In Fig. 1, we show the overall workflow of the experimental and computational steps applied in this paper.
Table 1 shows the sample demographics and clinical variables of the metabolomics patient samples. On average, patients in the matched sample (n = 104; 52 matched pairs) were 77 years old, 53% female, and 49% had a vascular comorbidity. The characteristics of the delirium cases (DEL) and no-delirium controls (CNT) were similar, indicating a successful match procedure. In terms of non-match variables, on average both cases and control were overweight and showed little evidence of malnutrition. Both cases and controls reported poor sleep in the hospital, which is typical32, with cases experiencing slightly more sleep disruption. The prevalence of diabetes medication use was low and similar in cases and controls. We did not control for the variables that were not used in the matching process because of the risk of over-controlling for variables that are potentially along the causal pathway to delirium33,34.
We identified 250 metabolites as “present,” i.e., detected at a level suitable for downstream analysis (out of 315 metabolites measured). Missing data accounted for 3.15% of total data acquired from present metabolites (Supplementary Table S1), which was much smaller than the typical amount of missing data percentage seen in metabolomics studies (15–26%)35,36,37,38,39. After data imputation, signal drift correction, and normalization, the percent relative standard deviation (RSD) was less than 5 for 87% and less than 10 for 98% of all metabolites in the pooled QC samples (Supplementary Tables S2, S3, S4).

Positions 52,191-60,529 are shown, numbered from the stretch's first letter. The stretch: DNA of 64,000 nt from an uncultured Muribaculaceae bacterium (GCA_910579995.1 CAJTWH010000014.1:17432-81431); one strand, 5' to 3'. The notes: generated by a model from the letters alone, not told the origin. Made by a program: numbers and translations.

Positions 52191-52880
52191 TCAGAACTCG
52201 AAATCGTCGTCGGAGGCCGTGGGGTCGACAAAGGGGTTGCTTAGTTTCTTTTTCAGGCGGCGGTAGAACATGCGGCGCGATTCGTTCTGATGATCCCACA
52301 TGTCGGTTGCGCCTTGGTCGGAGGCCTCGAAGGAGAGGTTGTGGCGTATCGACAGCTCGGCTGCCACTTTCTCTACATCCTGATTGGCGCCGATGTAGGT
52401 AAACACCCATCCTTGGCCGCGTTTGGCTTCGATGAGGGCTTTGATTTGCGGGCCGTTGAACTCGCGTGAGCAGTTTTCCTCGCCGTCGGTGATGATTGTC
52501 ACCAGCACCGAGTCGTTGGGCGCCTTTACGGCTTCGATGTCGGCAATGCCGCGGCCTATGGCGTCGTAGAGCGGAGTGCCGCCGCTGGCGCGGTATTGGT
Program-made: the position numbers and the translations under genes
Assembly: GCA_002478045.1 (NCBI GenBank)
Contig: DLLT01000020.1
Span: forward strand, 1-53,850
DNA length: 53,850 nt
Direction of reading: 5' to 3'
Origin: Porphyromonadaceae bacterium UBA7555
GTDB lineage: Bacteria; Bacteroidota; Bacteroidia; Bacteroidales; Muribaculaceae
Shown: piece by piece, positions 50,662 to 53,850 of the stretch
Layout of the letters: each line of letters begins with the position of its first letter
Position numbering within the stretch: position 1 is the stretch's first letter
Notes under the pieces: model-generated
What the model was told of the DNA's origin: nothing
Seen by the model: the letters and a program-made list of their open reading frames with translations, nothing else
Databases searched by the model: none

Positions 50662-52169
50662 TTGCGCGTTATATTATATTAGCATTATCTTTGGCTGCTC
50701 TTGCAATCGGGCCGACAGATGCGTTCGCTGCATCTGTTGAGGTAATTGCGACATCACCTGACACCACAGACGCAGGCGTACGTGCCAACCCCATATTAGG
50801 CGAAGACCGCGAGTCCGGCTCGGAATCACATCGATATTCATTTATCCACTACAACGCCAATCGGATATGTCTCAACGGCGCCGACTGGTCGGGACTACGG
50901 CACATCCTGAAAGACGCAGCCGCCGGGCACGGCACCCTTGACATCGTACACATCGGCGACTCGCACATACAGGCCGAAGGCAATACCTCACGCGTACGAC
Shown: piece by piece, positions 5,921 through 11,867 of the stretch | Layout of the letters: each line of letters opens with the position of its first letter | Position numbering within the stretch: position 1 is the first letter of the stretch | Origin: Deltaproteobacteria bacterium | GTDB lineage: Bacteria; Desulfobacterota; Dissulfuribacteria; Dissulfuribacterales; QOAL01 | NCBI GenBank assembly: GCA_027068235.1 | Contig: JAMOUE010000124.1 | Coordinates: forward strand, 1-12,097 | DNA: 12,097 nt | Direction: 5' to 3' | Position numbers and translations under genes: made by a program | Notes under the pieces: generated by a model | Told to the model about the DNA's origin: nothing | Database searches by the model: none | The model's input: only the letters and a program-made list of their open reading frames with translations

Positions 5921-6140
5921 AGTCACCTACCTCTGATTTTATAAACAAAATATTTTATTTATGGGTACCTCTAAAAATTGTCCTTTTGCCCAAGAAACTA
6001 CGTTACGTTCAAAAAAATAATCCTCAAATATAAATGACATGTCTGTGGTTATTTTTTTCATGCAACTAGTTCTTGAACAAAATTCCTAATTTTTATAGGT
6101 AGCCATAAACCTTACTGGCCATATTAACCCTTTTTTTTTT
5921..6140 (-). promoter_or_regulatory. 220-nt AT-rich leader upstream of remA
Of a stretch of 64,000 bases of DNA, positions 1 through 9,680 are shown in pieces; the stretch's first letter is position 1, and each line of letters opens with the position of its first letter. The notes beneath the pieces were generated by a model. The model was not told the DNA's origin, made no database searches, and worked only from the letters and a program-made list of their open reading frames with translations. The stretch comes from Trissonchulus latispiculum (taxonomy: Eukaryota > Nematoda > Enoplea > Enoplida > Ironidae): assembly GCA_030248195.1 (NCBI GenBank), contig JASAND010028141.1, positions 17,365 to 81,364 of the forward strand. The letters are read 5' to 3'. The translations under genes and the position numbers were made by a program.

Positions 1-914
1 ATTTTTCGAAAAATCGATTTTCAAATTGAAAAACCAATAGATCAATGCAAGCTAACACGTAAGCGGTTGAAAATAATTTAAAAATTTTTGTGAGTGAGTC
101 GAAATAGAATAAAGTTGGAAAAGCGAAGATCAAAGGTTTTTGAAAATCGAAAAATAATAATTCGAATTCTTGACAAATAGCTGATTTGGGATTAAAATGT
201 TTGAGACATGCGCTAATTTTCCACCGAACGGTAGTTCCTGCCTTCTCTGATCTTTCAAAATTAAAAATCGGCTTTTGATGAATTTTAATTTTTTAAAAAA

Metabolites altered in delirium group at PREOP
Thirty-seven metabolites were found to be altered in DEL at PREOP (nominal p value < 0.05 in at least two tests) when compared with CNT (Fig. 2a; Table 2a; Supplementary Table S5). Four of these metabolites had a binomial test BH-corrected p value < 0.05: trehalose-6-phosphate, phenyllactic acid, creatine, and N-acetyl-l-alanine. We performed 10,000 tenfold splits where at each iteration 1/10th of the samples were left out in each group, and the three statistical tests were run on the remaining samples. Twenty-eight of the thirty-seven metabolites had a nominal p value < 0.05 in at least two tests more than 50% of the time, thus showing high robustness (Supplementary Table S6).
Applying one predictive and one orthogonal component, the OPLS-DA model produced moderate separation between PREOP DEL and CNT, and minimal within group variation (Fig. 2c). Despite the good separation achieved in Fig. 2c, and high total sum of variation explained by the model (R2Y(cum) = 0.719), the estimation of model predictive performance was modest (Q2 = 0.203). Variable importance in projection (VIP) scores, which reflect both the loading weights and variability of response, bolstered previous univariate findings (Table 2a; Fig. 2e). The OPLS-DA model was initially validated using permutation testing and further tested for robustness by CV-ANOVA. The p values for permutation testing were pR2Y < 0.159 and pQ2 < 0.001, and for CV-ANOVA was < 2.4E−4, thus showing a statistically significant validation of the separation achieved between PREOP DEL and CNT when using this model. There were 11 metabolites with a VIP score > 2.0 (VIP > 1.0 is considered significant in distinguishing between classes), which included three of the four metabolites that showed a binomial test BH-corrected p value < 0.05. A support vector machine (SVM) prediction model40 using these 11 metabolites as predictors yielded an area under the curve (AUC) of 83.80% for the associated receiver operating characteristic (ROC) curve (Supplementary Fig. S2).
Metabolites altered in delirium group at POD2